If you're looking for a ballot, go see Cal. . . .
That's what voters in one Huntington Beach precinct did Tuesday, braving Beach Boulevard traffic and hovering car salesmen to cast ballots at Cal Worthington Dodge.
The cars, vans and trucks were moved out of the showroom and the cardboard polling booths and voting devices were moved in, not too far from a 10-foot-tall snarling stuffed bear--one of Cal's infamous "dogs" Spot--standing near the driveway entrance of the polling place.
"We've been here seven or eight years . . . we were here even before Cal took over," said election worker Mary Dent. On one election day several years ago, she recalled, the star of late-night commercials, who vows repeatedly to stand on his head or eat a bug to sell a car, even came in and visited with the polling-place workers.
The intermingling of car salesmen and politics was just one scene Tuesday as Orange County went to the polls.
Voted to Cracking of Joints
And Worthington Dodge was not the only unlikely polling place among the 2,082 countywide. In Costa Mesa, voters cast ballots to the cracking of joints in a chiropractor's office. Ballots also were punched in a Seal Beach hotel, at a lawn-bowling club in Newport Beach, at a health club in Los Alamitos and inside a shopping mall in Huntington Beach.
Some voters walking into the car dealership showroom Tuesday were approached by sales representatives. "I notice they do jump on a few of them," said polling place inspector Frances Van Thyme. But the sales representatives backed off when the voters made their intentions known.
"We don't bug them," said sales manager Dean Hartman. "We're not as bad as people think." The dealership has never sold a car to a person coming in to vote, he said. "We're just doing it (hosting the polling place) as a courtesy. That's Cal. He's a nice guy."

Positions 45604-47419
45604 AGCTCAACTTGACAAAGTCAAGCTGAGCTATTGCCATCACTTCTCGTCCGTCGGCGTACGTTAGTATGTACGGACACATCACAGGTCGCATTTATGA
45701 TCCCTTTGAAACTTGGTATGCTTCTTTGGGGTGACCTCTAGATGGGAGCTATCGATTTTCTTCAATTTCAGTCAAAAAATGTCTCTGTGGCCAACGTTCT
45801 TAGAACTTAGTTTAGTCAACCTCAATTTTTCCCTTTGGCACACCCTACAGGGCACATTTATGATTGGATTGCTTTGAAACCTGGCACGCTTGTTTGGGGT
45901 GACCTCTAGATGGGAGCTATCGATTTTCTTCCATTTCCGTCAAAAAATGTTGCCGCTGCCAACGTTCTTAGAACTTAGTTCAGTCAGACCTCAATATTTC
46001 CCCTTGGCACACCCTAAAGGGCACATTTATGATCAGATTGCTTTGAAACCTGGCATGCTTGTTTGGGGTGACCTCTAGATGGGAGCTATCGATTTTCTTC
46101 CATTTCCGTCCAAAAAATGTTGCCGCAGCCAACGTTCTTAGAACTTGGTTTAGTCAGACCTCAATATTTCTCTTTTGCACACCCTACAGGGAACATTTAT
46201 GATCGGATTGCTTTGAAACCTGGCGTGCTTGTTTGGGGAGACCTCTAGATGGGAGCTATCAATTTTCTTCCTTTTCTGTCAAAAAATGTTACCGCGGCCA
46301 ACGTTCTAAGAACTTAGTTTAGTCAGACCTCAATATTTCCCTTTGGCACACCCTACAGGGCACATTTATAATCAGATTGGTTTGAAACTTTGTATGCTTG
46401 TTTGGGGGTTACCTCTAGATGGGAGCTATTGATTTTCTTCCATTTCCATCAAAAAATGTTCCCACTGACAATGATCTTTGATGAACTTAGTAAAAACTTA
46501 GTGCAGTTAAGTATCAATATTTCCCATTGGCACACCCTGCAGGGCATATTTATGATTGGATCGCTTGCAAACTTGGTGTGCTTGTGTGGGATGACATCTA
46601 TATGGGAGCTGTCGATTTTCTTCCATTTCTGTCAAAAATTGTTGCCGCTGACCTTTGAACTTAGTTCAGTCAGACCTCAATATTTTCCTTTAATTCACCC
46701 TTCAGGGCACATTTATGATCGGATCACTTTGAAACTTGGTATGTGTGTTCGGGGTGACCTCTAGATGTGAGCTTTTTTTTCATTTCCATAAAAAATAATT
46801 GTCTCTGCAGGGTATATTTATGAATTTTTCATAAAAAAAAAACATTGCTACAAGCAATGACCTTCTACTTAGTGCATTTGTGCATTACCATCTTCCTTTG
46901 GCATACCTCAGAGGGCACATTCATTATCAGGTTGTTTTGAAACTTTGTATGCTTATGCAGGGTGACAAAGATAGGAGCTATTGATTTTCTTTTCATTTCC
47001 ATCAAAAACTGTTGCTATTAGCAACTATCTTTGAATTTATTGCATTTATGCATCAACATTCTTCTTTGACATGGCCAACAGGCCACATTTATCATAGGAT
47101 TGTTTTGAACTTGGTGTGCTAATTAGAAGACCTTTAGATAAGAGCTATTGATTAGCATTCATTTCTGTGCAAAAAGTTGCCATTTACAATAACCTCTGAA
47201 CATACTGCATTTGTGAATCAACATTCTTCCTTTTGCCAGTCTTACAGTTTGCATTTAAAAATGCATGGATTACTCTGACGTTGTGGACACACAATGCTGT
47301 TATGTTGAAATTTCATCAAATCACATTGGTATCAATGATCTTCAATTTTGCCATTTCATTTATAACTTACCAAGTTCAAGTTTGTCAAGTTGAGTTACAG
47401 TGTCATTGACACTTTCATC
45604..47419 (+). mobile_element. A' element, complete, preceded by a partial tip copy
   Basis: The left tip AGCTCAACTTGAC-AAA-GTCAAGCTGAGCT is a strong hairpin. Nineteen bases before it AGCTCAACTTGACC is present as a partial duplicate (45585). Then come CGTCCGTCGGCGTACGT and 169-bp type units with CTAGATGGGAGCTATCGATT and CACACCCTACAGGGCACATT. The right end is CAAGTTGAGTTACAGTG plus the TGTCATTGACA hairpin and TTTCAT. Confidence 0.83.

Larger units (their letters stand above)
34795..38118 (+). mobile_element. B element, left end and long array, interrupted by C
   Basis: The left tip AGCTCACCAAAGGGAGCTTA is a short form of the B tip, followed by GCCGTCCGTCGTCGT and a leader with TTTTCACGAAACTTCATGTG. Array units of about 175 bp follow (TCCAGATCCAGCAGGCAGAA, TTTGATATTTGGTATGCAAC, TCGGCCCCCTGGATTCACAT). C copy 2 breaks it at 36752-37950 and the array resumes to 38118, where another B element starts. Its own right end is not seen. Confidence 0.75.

"This is an upgrade over where we voted last time," said Natalie Tillman, as she and her husband, Howard, left a voting booth at Worthington Dodge. Before they moved, their polling place had been a Westminster trucking office. But the nicer quarters did not entice the couple to shop for a car.
"We don't like his commercials," said Howard Tillman.
It's too late for this year, but should you ever be invited to a politician's victory party, here are some do's and don'ts for election night fashion.
Asked what is appropriate party attire, Sallie Dornan--wife of the 38th District congressman--replied:
"Neat slacks or a nice skirt. . . . All those Democratic wives wear plunging necklines and the Republican women are more covered up."
What did she plan to wear?
"I'm just going to wear a basic black knit that hides a multitude of sins--all those doughnuts during the campaign." It doesn't matter that she's been seen in the dress before, she said. She didn't want to wear anything flashy when standing at Bob Dornan's side because "he's the star of the show."
Allison Polley has not missed a general election since he cast his first ballot for Franklin Delano Roosevelt in 1932. But Polley, 76, a retired construction engineer, faced a sudden crisis late last week when he was admitted with breathing problems to Placentia Linda Community Hospital.
Volunteers had collected patients' absentee ballot forms on Thursday, the day before Polley was admitted to the hospital. They tried to get the proper forms for Polley Monday, but a three-hour-long line at the registrar of voters office turned them back.
Undaunted, Polley wanted to vote.
On Tuesday, the hospital staff called the registrar' office, which dictated the absentee ballot form over the telephone. And shortly before 4 p.m., Polley was picking his candidates from his bed in the direct observation unit.
"I think voting is a duty and also a privilege, and I think that if more of us felt that way, we might have a little better country than we do," he said. "We have a good one, but it can be better."
Once a Democrat, Polley changed over to the Republican Party in 1940, he said, when Roosevelt ran for a third term.
He wouldn't reveal his vote preferences this year, "but I'm splitting the ticket. I'm not necessarily a party man." No amount of coaxing could prompt him to say who got his vote. "As long as everyone's gone through all the trouble I've put them through, I certainly have a right to protect myself and them," he said.
In a last-ditch, get-out-the-vote effort Tuesday night, Santa Ana Mayor Dan Griset got varied reactions from voters in an Anaheim precinct. While strolling through the 2100 block of South Madrid Street at 6:30 p.m., the candidate for the 72nd Assembly seat got responses ranging from, "Gee, I'd better put on a shirt," to "Yes, I've heard of your cleanup campaign, and to tell you the truth, I was kind of annoyed."
Griset staged cleanups on trash-strewn vacant lots throughout the district during his campaign. The cleanups were also featured in Griset's political ads.